The psychedelic rock gecko is one of the rarest reptiles on Earth

Now this is a seriously special lizard.
Contributor

Bec Crew

Contributor

Bec Crew

Becky Crew is a Sydney-based science communicator with a love for weird and wonderful animals. From strange behaviours and special adaptations to newly discovered species and the researchers who find them, her topics celebrate how alien yet relatable so many of the creatures that live amongst us can be.

By Bec Crew July 8, 2019 Reading Time: 3 Minutes

THE RARE PSYCHEDELIC rock gecko (Cnemaspis psychedelica) is found only on the tiny Hon Khoai Island in southern Vietnam’s Rach Gia Bay – which spans 8 square km – and Hon Tuong Isle, an area of just 300 square metres.

With an estimated 500 mature individuals left in the wild, these endangered lizards are threatened by habitat loss and predation. A major predator is the invasive long-tailed macaque, known as one of the most geographically widespread and abundant non-human primate species in the world (and a species Australia is very worried about).

It’s also a firm favourite of the pet trade, because this little gecko clearly ended up with one of nature’s weirdest colour palettes.

Its got daffodil yellow splattered across its snout and head. And as you can see in the image below, its belly, feet, and tail are the brightest orange. It looks like it’s wearing golden boots. Everywhere else, its got a beautiful lavender hue that almost looks lit from within, and there’s a hint of green above its eyes.

(Image credit: Lee Grismer)

Discovered by scientists just nine years ago, the species gained rapid notoriety among trappers and smugglers, and since 2013, has been offered for sale in Europe on a regular basis. Pairs can go for as much as €3,000 (almost AU$5,000).

Like the similarly charismatic earless monitor lizard of Borneo, the psychedelic rock gecko has become an unwitting poster child of wildlife trafficking.

But there’s so much more to this lizard than its status on the black market.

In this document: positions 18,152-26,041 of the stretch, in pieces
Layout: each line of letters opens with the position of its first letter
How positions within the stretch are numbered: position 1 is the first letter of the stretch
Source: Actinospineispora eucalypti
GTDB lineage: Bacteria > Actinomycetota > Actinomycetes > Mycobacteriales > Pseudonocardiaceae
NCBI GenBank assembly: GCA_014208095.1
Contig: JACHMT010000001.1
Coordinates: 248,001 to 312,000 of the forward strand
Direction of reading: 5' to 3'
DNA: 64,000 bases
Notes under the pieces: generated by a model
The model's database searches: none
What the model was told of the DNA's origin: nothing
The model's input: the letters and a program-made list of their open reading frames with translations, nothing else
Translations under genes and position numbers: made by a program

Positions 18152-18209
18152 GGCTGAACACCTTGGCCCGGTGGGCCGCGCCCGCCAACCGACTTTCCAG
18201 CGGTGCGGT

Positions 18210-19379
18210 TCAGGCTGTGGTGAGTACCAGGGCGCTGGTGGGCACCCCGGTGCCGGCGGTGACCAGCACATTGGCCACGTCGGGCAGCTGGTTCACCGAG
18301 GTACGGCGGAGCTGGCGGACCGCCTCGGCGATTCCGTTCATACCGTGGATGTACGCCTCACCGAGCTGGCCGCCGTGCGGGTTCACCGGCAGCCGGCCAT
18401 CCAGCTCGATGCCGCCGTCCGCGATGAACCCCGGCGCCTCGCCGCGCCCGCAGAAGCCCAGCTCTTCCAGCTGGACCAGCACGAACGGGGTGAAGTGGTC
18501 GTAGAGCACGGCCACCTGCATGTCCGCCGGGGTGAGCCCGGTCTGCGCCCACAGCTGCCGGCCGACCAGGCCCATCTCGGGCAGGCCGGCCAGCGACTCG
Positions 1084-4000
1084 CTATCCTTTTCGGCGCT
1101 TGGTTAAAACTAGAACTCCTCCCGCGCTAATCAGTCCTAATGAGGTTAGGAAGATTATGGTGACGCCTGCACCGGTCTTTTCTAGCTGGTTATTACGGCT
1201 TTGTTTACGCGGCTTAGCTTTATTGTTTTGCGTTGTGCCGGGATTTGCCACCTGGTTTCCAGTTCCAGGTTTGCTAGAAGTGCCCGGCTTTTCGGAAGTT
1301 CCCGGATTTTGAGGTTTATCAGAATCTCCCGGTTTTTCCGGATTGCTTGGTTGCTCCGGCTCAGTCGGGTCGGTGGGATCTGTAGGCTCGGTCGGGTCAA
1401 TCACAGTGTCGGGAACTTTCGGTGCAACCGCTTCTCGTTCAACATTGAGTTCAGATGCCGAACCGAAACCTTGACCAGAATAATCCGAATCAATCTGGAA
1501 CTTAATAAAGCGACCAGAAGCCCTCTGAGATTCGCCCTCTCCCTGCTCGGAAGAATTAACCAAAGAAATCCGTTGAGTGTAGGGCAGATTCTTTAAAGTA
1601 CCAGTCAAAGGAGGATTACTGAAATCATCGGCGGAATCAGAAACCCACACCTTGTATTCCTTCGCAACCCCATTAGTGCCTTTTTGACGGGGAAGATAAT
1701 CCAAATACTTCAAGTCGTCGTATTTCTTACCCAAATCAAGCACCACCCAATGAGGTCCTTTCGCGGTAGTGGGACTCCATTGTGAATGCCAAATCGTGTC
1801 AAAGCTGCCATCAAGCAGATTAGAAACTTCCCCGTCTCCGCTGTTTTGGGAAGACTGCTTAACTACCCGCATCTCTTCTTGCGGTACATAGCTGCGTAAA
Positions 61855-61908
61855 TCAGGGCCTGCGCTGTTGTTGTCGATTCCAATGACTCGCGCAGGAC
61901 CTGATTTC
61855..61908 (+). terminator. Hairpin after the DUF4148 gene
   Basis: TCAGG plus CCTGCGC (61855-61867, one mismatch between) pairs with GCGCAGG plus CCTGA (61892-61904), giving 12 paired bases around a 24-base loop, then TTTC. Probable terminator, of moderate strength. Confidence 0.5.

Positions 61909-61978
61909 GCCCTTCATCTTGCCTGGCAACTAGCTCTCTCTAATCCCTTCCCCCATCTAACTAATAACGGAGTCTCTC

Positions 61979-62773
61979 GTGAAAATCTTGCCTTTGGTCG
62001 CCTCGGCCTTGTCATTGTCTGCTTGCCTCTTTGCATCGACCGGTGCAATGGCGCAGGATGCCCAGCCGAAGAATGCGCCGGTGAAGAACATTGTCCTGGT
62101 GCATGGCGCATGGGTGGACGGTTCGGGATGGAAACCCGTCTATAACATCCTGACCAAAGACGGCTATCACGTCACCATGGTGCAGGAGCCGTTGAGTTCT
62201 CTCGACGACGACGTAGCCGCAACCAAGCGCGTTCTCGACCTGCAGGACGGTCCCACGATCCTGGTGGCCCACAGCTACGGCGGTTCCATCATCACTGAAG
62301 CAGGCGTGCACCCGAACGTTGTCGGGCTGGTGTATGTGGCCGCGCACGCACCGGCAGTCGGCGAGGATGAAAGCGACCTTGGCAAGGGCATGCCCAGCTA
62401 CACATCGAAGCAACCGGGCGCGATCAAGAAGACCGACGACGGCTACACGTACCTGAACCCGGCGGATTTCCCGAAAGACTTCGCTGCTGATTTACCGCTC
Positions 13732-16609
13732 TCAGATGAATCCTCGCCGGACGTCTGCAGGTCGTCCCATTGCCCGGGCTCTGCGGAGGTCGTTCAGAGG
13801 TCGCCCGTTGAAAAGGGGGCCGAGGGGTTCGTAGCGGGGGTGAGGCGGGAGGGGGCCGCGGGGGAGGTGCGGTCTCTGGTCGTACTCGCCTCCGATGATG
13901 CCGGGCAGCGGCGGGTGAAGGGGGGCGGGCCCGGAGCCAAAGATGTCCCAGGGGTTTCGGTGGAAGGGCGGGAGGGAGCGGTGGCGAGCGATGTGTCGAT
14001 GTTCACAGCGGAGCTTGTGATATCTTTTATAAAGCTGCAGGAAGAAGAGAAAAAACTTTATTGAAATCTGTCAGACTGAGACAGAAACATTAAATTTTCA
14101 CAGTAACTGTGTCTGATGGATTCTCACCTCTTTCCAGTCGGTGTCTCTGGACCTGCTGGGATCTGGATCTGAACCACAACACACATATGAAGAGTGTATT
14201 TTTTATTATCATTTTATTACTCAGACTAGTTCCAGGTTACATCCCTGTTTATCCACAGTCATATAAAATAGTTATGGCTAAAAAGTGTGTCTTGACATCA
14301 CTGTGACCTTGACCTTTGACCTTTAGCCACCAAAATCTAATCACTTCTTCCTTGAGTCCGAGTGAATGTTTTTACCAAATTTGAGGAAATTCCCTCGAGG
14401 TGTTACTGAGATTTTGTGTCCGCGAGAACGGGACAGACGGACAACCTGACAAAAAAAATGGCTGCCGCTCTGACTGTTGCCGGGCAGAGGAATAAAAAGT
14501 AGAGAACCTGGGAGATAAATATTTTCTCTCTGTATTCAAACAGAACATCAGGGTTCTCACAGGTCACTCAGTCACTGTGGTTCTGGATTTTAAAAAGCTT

While its so far been very little studied, we know that it differs from the other Southeast Asian species of ‘day geckos’ (genus: Cnemaspis) in that both the females and the males boast the same bright colour pattern, and even the juveniles have it – they don’t have to wait for adulthood to reach fully fledged psychedelia.

Not ones for camouflaging, they’re more comfortable sunbathing on the loose granite rocks scattered throughout the Vietnamese rainforest, or on trees or branches, rather than in the substrate of the forest floor.

You can see what they look like in the wilds of Hon Khoai Island below:

(Image credit: Ngo HN, Nguyen TQ, Nguyen TV, van Schingen M, Ziegler T (2018)

With more than 100 known species, Cnemaspis is one of the most diverse genera of geckos in the world. While few can match the weirdness of the psychedelic rock gecko’s colouring, there are many that are amazing in the own right.

Here’s an unidentified species of Cnemaspis from Kerala in India:

(Image credit: Dhaval Momaya/Wikimedia)

And here’s Cnemaspis phuketensis, endemic to southern Thailand, and sporting a rather eerie black colouring:

(Image credit: Internet Archive Book Images/Wikimedia)

For more amazing gecko species, check out the sleek cat gecko, also from Southeast Asia, and closer to home, there’s the golden-tailed gecko, with eyes you’ll never forget.